Like Cuite, multiple experts in emergency management said it’s premature to tell if Florida’s evacuation orders could have been handled differently, when there’s not yet a full accounting of how many people had to be rescued from the storm-soaked parts of Southwest Florida.

Jerry Richards, 54, weathered Hurricane Ian on a boat in Fort Myers Beach. He avoided fleeing to his mother’s home in Hillsborough County, where he worried about intense storm surge, only to bear the brunt of the storm farther south.

Brianna Renas, 17, inspects a fallen palm tree outside her home at Santa Barbara Boulevard and SE 39th Street Terrace in Cape Coral after riding out Hurricane Ian with her family on Wednesday.
Brianna Renas, 17, inspects a fallen palm tree outside her home at Santa Barbara Boulevard and SE 39th Street Terrace in Cape Coral after riding out Hurricane Ian with her family on Wednesday. [ DOUGLAS R. CLIFFORD | Tampa Bay Times ]

”When they said it was going this way, it was too late to do anything,” he said.

Bryan Koon, the former director of the Florida Division of Emergency Management, said Southwest Florida can be particularly difficult to evacuate because of the lack of infrastructure inland. People in Naples, for example, can’t just drive a few miles east — they’ll be in the swamps of Big Cypress or the Everglades.

The road networks in Florida also aren’t set up to support a mass evacuation, since people have to either take I-75 north or to Miami, he said.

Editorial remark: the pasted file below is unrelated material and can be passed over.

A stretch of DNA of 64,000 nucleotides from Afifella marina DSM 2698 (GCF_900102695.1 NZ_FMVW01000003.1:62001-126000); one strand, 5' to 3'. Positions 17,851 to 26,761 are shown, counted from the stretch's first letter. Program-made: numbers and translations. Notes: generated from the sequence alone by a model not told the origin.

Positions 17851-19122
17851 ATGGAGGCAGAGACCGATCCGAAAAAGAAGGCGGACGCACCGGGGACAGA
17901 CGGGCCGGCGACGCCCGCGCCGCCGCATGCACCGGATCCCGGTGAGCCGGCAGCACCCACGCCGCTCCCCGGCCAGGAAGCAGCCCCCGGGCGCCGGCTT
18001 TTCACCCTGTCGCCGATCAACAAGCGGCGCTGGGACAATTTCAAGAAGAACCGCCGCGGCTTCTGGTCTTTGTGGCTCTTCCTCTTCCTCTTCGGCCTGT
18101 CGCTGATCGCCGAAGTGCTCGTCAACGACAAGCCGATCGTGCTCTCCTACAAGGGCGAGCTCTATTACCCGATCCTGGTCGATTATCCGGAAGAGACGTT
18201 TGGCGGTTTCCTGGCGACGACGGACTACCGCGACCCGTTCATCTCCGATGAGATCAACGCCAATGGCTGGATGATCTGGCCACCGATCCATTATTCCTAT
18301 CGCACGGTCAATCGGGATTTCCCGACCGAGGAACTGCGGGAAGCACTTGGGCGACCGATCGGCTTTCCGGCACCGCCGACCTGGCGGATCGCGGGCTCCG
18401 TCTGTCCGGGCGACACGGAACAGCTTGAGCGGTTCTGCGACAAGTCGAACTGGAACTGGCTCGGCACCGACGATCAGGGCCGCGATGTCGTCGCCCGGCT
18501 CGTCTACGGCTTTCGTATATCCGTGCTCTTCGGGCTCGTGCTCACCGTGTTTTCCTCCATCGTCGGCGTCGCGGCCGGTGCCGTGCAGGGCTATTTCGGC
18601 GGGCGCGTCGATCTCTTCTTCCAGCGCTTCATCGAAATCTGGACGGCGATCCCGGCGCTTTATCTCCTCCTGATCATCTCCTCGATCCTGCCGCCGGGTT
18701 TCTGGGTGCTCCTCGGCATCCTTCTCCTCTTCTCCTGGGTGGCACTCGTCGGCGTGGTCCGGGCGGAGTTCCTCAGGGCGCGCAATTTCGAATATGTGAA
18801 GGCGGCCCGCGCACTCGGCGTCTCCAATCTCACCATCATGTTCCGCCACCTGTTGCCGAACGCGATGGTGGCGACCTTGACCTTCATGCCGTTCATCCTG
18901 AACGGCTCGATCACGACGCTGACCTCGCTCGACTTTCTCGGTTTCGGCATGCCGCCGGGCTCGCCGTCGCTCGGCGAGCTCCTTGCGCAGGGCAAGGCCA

Messaging the importance of evacuation to people is a blend of explaining the science, approaching the psychology and a bit of peer pressure, Koon said.

Storm surge in particular can be difficult for emergency managers to convey, Koon said. For some Floridians, Ian’s landfall Wednesday may have been the first time they truly absorbed it.

“It doesn’t seem believable until people see it,” he said.

Craig Fugate, a former Federal Emergency Management Agency director and a Florida resident, said evacuations around Hurricane Ian reminded him of Hurricane Charley in 2004.

He said because of the differing media market sizes, the messaging on potential impacts is more likely to center around Tampa Bay, where more people live.

He said in general, there’s still a problem communicating that an entire area is at threat when a hurricane comes, especially as forecasts continue to shift.

“It doesn’t help when the national media immediately flocks to one location and that’s your headline time and time again,” Fugate said. “Perception, for a lot of people, is reality.”

Times staff writer Zachary T. Sampson and Times/Herald staff writer Mary Ellen Klas contributed to this report.

• • •

Tampa Bay Times Hurricane Ian coverage

HOW TO HELP: Where to donate or volunteer to help Hurricane Ian victims.

FEMA: Floridians hurt by Ian can now apply for FEMA assistance. Here’s how.

THE STORM HAS PASSED: Now what? Safety tips for returning home.

POST-STORM QUESTIONS: After Hurricane Ian, how to get help with fallen trees, food, damaged shelter.

WEATHER EFFECTS: Hurricane Ian was supposed to slam Tampa Bay head on. What happened?

WHAT TO DO IF HURRICANE DAMAGES YOUR HOME: Stay calm, then call your insurance company.

SCHOOLS: Will schools reopen quickly after Hurricane Ian passes? It depends.

MORE STORM COVERAGE: Get ready and stay informed at tampabay.com/hurricane.